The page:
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I'm just starting to learn Javascript; I do however have experience in programming using the C family of languages.

I'm basically trying to get a grasp on how the getElementById() function families work. To do this I'm trying to create a basic show/hide panel.

<div>
   <div id="box1">
      Title 
      <span class="time">Time</span>
      <span class="else" style="display:none;">Something Else</span>
      <a class="icon" href="#" OnClick="javascript:toggle('box1');">[-]</a>
      <div class="content">Content</div>
   </div>
</div>

Here is what I have so far for code:

function toggle(whichLayer)
    {
        var elem, vis;

        if (document.getElementById) // this is the way the standards work
        {
            elem = document.getElementById(whichLayer);
        }

        vis = elem.style;

        // if the style.display value is blank we try to figure it out here
        if (vis.display == '' && elem.offsetWidth != undefined && elem.offsetHeight != undefined)
        {
            vis.display = (elem.offsetWidth != 0 && elem.offsetHeight != 0) ? 'block' : 'none';
        }

        vis.display = (vis.display == '' || vis.display == 'block') ? 'none' : 'block';       
    }

It currently just shows and hides the box1 div which is all the code is supposed to do. Here is what I would like to be able to do:

  1. I'd like to be able to toggle the [+] on click to [-] and vis versa.
  2. I'd like to be able to hide div.content
  3. I'd like to be able to toggle of the span from time visible to the other one and vis versa.

I can think about how to do this in pseudo code, but I don't know javascript well enough.

OnClick(string divId)
{
   if (divId.Hide)
   { 
      divId.span.else.display = block;
      divId.span.time.display = none;

      divId.a.icon.text = "[+]";

      divId.div.content.display = none;
   }
   else //Show
   {
      divId.span.else.display = none;
      divId.span.time.display = block;

      divId.a.icon.text = "[-]";

      divId.div.content.display = block;
   }
}

I guess the part that I'm stuck on is where I select the classes inside of the id="box1" div. I don't know how to interate through them by class name. I'm found stuff using google on how to do a getElementByClass() implementation because JS doesn't have one, but its over my head.

Any help would be greatly appreciated.

share|improve this question
1  
Not to nag, but you would do it a lot easier with jquery-type library. Working with DOM in pure js is kinda pain in the ass. –  Nikita Rybak Aug 9 '10 at 20:41
    
aside: event handler attributes do not use javascript: prefixes; what you are actually doing there is defining a C-style label called ‘javascript’. No-one ever uses labels in JS. You're getting confused with javascript: URLs, which also should never be used. –  bobince Aug 9 '10 at 20:51
    
It's generally considered a good thing to avoid inline event handler attributes anyway: consider making your scripting more ‘unobtrusive’ by binding from JavaScript instead. You can write <a class="toggler" href="#content1">, to point the destination of the link at the content it is referring to (which makes sense for non-JS browsers). Then in script at the end, scan the document for elements with class="toggler" and attach an event handler directly to the element objects instead of an attribute. The event handler can read this.href.hash to find out the ID of the element to show/hide. –  bobince Aug 9 '10 at 20:53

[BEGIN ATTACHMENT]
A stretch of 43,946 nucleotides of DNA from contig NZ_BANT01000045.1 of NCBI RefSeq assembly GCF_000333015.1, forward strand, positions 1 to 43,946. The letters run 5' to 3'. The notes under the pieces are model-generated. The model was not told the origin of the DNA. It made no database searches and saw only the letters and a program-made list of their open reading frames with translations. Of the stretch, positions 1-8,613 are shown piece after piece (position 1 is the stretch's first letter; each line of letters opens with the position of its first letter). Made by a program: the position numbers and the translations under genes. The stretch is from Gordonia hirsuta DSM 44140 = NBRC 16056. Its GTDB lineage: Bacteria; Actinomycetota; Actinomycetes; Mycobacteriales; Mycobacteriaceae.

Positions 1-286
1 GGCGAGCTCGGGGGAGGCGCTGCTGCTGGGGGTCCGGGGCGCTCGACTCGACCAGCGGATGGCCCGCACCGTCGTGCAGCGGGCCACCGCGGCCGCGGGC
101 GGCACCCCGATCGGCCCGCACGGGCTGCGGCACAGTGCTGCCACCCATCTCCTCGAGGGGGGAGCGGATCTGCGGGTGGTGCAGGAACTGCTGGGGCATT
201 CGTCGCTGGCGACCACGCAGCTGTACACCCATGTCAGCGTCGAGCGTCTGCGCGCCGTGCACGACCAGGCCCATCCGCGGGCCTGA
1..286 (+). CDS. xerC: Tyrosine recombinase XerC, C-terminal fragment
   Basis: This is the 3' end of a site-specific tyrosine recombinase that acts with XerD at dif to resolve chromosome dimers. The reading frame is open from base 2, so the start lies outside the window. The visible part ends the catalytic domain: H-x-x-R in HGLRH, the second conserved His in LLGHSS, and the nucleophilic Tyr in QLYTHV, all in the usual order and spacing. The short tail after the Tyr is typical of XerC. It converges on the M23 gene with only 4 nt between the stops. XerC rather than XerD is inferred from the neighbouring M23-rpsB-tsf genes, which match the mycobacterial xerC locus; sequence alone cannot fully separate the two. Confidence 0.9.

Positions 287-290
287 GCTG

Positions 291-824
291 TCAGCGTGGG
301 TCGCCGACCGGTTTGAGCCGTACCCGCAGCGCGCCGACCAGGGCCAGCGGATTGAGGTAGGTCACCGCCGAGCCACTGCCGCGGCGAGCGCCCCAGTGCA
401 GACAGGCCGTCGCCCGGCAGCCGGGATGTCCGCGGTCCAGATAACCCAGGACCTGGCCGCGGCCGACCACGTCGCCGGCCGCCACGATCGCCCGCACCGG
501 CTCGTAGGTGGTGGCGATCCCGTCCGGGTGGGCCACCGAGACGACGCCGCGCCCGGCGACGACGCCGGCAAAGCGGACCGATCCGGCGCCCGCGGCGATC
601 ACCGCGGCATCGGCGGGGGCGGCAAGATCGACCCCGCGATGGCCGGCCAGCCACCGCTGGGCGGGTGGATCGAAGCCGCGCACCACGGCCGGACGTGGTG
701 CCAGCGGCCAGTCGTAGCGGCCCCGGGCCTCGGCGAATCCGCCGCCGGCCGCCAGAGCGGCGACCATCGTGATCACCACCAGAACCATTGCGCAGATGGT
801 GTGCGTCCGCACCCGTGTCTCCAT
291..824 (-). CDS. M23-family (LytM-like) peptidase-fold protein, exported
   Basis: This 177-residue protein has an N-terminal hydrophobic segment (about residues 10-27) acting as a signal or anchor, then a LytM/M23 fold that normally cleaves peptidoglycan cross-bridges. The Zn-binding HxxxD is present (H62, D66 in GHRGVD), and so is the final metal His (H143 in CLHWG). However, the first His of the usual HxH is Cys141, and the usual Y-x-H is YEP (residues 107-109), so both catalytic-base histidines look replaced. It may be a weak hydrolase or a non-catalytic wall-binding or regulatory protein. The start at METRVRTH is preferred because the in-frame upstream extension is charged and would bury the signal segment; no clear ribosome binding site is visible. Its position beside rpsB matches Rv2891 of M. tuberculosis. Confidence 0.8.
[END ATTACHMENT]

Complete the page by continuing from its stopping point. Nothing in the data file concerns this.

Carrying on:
Thanks for the info on the badness of javascript:. It does make more sense to do the #stuff way in the href. I'm just not competent enough at javascript to worry about that stuff yet. In due time. Its best to limit the error space while I'm still learning. –  Abe Hendrick Aug 9 '10 at 21:07
    
What if the content is not a block element? Than your toggle function is going to cause a lot more bugs. –  epascarello Aug 9 '10 at 21:31

1 Answer 1

up vote 2 down vote accepted

Most recent browsers support document.getElementsByClassName. IE8 does not. (http://www.quirksmode.org/dom/w3c_core.html#t11) Most JavaScript libraries do offer a simple way to select elements by class, but they each have their own pros and cons.

If you don't want to use a JavaScript library (Which is fine; there are great reasons for not using additional libraries.), you could do something like this:

elems = document.getElementsByTagName("h2");

for ( i=0; i<elems.length; i++ )
{
if ( elems[i].className == "myAwesomeClass" )
   { //  Do whatever stuff needs to happen to the class
     elems[i].style.color="red"; 
     }
}

In the above code, I've assumed that each element with the desired class has the same tag. If necessary, you could do document.getElementsByTagName("*") to select all tags, but that would probably take longer for the browser to process.

share|improve this answer
    
Thanks. So to select more specific h2s i could use this: document.getElementById("box1").getElementsByTagName(h2);? This seems right. I'll give it a try. Thanks again. –  Abe Hendrick Aug 9 '10 at 20:47
    
I got my project to work, thank you. I ended up just hard coding the elems index; so i did away with the for loop. It helped me learn that the elems are ordered as they appear within the HTML code. Thanks again. –  Abe Hendrick Aug 10 '10 at 4:41
    
Abe, yes, glad that you got it. Sorry I was away for a while. I think the trickiest thing here is learning how to work with the DOM. Good luck! –  KatieK Aug 10 '10 at 4:46

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